Swaddles are meant for newborns and infants, but they shouldn’t be used after a baby can roll over on her own. The reason is that the restricted limb movement means that your child could suffocate if she/he rolls on the tummy.
Sleep sacks can be used up until toddler age (or even later). They allow the child to move their arms freely, though their legs are still somewhat confined.
There are also hybridized models. For example, there are swaddles that make it a breeze to re-wrap to allow the arms to be free. And, some versions have flaps that can be used to wrap your child’s arms.
How to Choose
Swaddle blankets should be large enough to wrap your little one snugly. There are varying sizes that correspond to your baby’s weight and height. When your little one is still a newborn, a small receiving blanket may do the trick—but be prepared for them to outgrow it quickly.
As your baby gets stronger, they’re likely to jailbreak their swaddle blankets, and it could be time to graduate to a sack instead. Because these items have some structure, there are different sizes available based on age and weight. There are also one-size-fits-all solutions, but they might not have all the customization and adjustments that you need.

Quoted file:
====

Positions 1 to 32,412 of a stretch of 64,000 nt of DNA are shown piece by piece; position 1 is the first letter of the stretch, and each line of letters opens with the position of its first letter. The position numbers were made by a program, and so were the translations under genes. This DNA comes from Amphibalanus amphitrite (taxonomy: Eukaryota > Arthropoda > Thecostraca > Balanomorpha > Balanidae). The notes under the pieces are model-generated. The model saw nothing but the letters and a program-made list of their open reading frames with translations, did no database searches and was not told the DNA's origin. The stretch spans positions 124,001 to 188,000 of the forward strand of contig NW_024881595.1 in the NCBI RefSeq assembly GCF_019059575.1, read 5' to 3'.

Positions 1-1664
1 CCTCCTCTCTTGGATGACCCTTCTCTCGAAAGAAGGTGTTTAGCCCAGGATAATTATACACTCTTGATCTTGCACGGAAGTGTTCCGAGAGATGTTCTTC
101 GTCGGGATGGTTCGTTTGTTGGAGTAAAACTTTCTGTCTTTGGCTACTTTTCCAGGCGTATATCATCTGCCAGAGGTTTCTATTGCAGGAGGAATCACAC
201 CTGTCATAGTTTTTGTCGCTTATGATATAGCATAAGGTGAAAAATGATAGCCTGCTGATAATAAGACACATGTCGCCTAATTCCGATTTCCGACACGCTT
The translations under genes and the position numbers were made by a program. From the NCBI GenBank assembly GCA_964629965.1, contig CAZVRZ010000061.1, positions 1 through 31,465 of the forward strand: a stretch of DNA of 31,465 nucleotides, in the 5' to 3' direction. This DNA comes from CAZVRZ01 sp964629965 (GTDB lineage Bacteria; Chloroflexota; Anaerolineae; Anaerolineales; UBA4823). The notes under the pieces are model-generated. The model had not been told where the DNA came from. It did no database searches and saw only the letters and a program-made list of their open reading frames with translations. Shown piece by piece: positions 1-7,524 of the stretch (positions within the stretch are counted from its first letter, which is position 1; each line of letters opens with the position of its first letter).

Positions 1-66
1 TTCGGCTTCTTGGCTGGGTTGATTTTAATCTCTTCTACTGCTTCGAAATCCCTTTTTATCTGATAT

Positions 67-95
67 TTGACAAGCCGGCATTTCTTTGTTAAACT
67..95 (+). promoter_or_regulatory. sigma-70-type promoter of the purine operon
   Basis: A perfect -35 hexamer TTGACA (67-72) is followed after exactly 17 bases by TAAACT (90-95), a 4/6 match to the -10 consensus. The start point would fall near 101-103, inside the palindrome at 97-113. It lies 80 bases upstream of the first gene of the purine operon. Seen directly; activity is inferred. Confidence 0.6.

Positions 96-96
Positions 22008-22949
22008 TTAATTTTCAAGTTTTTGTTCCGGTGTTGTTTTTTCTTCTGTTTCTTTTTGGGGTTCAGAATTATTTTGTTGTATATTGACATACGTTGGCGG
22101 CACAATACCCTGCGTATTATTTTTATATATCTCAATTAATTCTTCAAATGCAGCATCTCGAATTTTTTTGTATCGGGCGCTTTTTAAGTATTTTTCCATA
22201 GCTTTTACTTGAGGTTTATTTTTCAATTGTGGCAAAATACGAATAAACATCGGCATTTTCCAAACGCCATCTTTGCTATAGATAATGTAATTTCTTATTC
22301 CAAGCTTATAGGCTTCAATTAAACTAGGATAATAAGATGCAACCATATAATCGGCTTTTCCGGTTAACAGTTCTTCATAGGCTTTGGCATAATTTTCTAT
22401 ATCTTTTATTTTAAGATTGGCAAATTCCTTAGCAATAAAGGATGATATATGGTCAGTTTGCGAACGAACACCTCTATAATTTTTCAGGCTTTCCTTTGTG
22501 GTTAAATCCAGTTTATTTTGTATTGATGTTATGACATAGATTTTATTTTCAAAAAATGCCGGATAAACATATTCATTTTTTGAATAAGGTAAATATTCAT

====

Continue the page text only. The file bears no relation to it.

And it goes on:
Make sure you choose a soft fabric for your sleep sack or swaddle that is temperature appropriate. In the summer months, opt for lighter weight fabric and ensure that your baby isn’t too hot or cold. When it’s cold, choose something thicker and cozier, but be careful not to overheat your infant.
Learn more about appropriate sleeping temperature for babies here.
Some swaddles and sacks come with buttons, zippers, and Velcro. While these additions can make Mom and Dad’s job easier, check to be sure that these pieces aren’t coming into contact with baby’s skin or presenting any type of choking or scratching hazard.
Ease of Use
Middle-of-the-night diaper changes may make you reconsider the merits of swaddling your baby from scratch with a blanket. If you have an extra wiggly baby, then you may want something that’s easy to use. Many swaddle blankets have Velcro closures and guides to make swaddling in the dark an easier task.
And when it comes to sleep sacks, all you have to do is place your little one inside and zip from bottom to top.